Mount Antero

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Mount Antero
Mount Antero, taken from along U.S. 285, near the town of Nathrop.jpg
Mt. Antero seen from U.S. 285.
Highest point
Elevation 14,276 ft (4351.4 m) [1] NAVD88
Prominence 2503 ft (763 m) [2]
Isolation 17.67 mi (28.4 km) [2]
Coordinates 38°40′27″N 106°14′46″W / 38.6740954°N 106.2461864°W / 38.6740954; -106.2461864Coordinates: 38°40′27″N 106°14′46″W / 38.6740954°N 106.2461864°W / 38.6740954; -106.2461864[1]
Mount Antero is located in Colorado
Mount Antero
Mount Antero
Location Chaffee County, Colorado, U.S.[3]
Parent range Sawatch Range[2]
Topo map
Easiest route Hike

Mount Antero /ænˈtɛr/ is the highest summit of the southern Sawatch Range of the Rocky Mountains of North America. The prominent 14,276-foot (4351.4 m) fourteener is located in San Isabel National Forest, 12.2 miles (19.6 km) southwest by south (bearing 208°) of the Town of Buena Vista in Chaffee County, Colorado, United States.[1][4][2][3] The mountain is named in honor of Chief Antero of the Uintah band of the Ute people.


Mount Antero is prized for its gemstone deposits and has one of the highest concentrations of aquamarine in the country. There are several active private mining claims being exploited on Mount Antero and surrounding peaks.

The peak is located due south of the more visually prominent Mount Princeton. Mount Antero is one of the most prominent peaks of the Sawatch Range rising an impressive 7,200 feet above the town of Salida, Colorado to the south east. There are two popular climbing routes on Mount Antero. The generally accepted hiking route, which begins near the ghost town of St. Elmo, is from the east starting at the Browns Creek Trailhead and paralleling Little Browns Creek to its upper reaches where it crosses Forest Road 1A, then following the road near to the summit. The other route follows the same forest road from the north up Baldwin Creek. This route has heavy mining and tourist traffic in fair weather during the summer months.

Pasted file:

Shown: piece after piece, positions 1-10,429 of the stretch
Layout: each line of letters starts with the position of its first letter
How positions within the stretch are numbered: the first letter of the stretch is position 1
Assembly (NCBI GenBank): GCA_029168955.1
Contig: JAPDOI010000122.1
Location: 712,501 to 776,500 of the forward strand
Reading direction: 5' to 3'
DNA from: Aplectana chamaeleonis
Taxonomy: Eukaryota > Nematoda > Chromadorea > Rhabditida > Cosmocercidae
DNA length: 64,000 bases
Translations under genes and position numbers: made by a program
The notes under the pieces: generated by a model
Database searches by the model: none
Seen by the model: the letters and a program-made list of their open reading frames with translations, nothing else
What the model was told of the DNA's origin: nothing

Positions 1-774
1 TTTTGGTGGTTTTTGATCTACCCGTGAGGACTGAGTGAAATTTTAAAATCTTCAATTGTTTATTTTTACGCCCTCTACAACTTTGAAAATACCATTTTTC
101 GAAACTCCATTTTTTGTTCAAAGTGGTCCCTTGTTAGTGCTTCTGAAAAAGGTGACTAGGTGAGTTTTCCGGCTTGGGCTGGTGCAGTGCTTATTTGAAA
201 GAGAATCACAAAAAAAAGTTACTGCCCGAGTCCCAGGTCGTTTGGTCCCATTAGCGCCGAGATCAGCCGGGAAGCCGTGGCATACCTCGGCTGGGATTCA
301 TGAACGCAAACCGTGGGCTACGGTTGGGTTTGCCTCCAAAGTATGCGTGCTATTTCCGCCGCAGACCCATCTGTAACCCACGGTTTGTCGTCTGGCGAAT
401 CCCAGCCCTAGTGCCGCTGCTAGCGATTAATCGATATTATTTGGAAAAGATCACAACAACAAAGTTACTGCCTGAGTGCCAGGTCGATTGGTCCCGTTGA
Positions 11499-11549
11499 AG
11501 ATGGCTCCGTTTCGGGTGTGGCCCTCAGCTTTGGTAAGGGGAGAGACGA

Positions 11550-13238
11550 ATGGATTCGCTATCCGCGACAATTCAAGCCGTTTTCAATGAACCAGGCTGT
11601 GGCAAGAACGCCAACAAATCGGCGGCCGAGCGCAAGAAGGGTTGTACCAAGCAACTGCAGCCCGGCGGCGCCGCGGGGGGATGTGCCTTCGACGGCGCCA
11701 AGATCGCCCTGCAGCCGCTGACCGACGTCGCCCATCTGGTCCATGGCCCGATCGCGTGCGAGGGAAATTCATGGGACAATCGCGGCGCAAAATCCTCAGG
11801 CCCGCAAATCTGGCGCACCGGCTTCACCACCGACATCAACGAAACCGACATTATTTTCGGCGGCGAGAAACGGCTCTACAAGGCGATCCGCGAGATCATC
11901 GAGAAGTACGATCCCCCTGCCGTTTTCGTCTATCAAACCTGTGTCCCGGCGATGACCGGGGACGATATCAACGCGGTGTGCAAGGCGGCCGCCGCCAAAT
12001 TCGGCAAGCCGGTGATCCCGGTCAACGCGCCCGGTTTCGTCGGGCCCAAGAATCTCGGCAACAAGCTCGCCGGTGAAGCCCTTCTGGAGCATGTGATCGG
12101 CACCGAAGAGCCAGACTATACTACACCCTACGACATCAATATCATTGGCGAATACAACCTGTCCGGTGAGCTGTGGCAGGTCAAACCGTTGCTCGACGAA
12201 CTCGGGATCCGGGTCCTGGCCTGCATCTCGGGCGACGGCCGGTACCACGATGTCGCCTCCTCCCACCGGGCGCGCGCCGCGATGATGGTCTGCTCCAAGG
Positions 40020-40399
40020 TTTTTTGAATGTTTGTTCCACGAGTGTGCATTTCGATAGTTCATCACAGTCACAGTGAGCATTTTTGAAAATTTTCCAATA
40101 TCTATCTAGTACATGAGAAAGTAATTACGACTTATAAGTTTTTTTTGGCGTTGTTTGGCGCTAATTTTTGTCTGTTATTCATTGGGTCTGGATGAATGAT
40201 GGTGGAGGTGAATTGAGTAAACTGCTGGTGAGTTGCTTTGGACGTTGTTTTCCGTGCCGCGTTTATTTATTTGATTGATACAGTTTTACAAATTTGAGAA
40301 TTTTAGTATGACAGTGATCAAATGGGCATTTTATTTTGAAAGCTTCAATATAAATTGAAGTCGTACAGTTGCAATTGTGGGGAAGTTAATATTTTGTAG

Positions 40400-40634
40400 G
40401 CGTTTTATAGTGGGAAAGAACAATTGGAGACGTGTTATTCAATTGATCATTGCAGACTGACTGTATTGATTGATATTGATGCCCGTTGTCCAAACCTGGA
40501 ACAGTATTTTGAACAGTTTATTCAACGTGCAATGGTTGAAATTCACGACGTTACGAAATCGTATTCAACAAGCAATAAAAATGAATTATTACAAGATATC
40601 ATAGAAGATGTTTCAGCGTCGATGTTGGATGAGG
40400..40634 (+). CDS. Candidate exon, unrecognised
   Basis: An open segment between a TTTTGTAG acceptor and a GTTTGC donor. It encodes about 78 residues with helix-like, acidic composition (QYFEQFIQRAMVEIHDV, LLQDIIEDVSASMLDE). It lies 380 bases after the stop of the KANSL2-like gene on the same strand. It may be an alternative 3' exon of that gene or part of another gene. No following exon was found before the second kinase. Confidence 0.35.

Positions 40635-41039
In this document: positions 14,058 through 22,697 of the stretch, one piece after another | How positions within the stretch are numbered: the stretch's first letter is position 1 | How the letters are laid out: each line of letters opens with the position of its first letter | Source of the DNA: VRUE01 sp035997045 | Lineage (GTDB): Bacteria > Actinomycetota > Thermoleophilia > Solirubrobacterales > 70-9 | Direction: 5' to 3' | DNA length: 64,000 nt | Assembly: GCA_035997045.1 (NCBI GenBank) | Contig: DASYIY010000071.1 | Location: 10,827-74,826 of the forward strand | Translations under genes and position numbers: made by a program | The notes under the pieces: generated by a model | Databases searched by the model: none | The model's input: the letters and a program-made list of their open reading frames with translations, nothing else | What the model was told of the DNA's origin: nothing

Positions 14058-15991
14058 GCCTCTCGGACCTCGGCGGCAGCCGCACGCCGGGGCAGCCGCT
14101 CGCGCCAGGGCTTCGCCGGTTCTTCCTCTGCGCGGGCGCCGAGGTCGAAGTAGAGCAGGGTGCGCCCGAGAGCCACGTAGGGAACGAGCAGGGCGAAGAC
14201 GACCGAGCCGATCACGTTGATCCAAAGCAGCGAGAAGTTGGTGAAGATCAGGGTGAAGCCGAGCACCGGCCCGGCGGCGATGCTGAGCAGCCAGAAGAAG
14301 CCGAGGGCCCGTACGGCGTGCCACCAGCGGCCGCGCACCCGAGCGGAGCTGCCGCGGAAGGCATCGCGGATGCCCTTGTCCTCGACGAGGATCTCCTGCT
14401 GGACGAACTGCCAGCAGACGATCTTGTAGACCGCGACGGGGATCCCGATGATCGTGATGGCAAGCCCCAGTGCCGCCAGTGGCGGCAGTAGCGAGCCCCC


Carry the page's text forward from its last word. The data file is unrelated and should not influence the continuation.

The peak was surveyed by the Pike Expedition in 1806. A forest service sign at the Browns Creek trailhead commemorates the expedition camp at the eastern base of the peak.

Mt. Antero (at center-right), looking north from the summit of Mt. Shavano

Historical names[edit]

  • Antero Peak
  • Mount Antero [3]


From a superb pocket found by Jim Grika in 1988 and cut by Robert Spomer. This 6.90 ct clean, rich blue green, fancy shield shape stone measures 20x9 mm. Note the distinctive Mt. Antero aqua growth lines. A sister crystal from the same pocket took 2nd place Prospector Trophy at the Denver Gem and Mineral Show in 1988.Currently in the Rough and Ready Gems Golden, Colorado collection. This stone is the finest cut aquamarine from Mt. Antero ever seen by the owner. Photo by Steve Green
6.90 cts, 20x9 mm, clean stone, rich blue green. Found by Jim Grika in 1988 and cut by Robert Spomer of Buena Vista Gem Works. Currently in the collection of Steve Green, Rough and Ready Gems. Photo by Steve Green

See also[edit]


  1. ^ a b c d "MT ANTERO". NGS data sheet. U.S. National Geodetic Survey. Retrieved January 2, 2016. 
  2. ^ a b c d "Mount Antero, Colorado". Retrieved January 2, 2016. 
  3. ^ a b c "Mount Antero". Geographic Names Information System. United States Geological Survey. Retrieved October 20, 2014. 
  4. ^ The elevation of Mount Antero includes an adjustment of +2.071 m (+6.79 ft) from NGVD 29 to NAVD 88.

Related Sources[edit]

San Isabel National Forest Map, United States Department of Agriculture, Forest Service (2003)

External links[edit]